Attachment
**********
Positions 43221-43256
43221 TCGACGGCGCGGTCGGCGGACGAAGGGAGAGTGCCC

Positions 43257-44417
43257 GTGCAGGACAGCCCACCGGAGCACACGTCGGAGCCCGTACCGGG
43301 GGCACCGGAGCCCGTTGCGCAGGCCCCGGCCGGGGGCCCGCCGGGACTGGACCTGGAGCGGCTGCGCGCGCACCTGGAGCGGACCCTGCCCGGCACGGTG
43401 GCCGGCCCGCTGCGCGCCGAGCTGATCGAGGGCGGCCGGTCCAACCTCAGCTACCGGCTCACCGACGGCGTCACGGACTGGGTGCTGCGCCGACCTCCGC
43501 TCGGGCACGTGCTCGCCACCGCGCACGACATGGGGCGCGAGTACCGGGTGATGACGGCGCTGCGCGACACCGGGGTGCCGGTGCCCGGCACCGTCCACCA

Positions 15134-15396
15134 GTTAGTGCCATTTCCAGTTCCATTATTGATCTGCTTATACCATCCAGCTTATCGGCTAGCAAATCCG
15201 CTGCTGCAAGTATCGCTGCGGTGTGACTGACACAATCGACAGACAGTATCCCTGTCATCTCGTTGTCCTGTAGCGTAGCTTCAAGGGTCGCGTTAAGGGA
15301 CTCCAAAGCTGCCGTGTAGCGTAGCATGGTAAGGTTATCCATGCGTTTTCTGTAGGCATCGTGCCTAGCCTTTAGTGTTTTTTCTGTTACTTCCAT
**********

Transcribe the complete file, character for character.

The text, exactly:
Positions 43221-43256
43221 TCGACGGCGCGGTCGGCGGACGAAGGGAGAGTGCCC

Positions 43257-44417
43257 GTGCAGGACAGCCCACCGGAGCACACGTCGGAGCCCGTACCGGG
43301 GGCACCGGAGCCCGTTGCGCAGGCCCCGGCCGGGGGCCCGCCGGGACTGGACCTGGAGCGGCTGCGCGCGCACCTGGAGCGGACCCTGCCCGGCACGGTG
43401 GCCGGCCCGCTGCGCGCCGAGCTGATCGAGGGCGGCCGGTCCAACCTCAGCTACCGGCTCACCGACGGCGTCACGGACTGGGTGCTGCGCCGACCTCCGC
43501 TCGGGCACGTGCTCGCCACCGCGCACGACATGGGGCGCGAGTACCGGGTGATGACGGCGCTGCGCGACACCGGGGTGCCGGTGCCCGGCACCGTCCACCA

Positions 15134-15396
15134 GTTAGTGCCATTTCCAGTTCCATTATTGATCTGCTTATACCATCCAGCTTATCGGCTAGCAAATCCG
15201 CTGCTGCAAGTATCGCTGCGGTGTGACTGACACAATCGACAGACAGTATCCCTGTCATCTCGTTGTCCTGTAGCGTAGCTTCAAGGGTCGCGTTAAGGGA
15301 CTCCAAAGCTGCCGTGTAGCGTAGCATGGTAAGGTTATCCATGCGTTTTCTGTAGGCATCGTGCCTAGCCTTTAGTGTTTTTTCTGTTACTTCCAT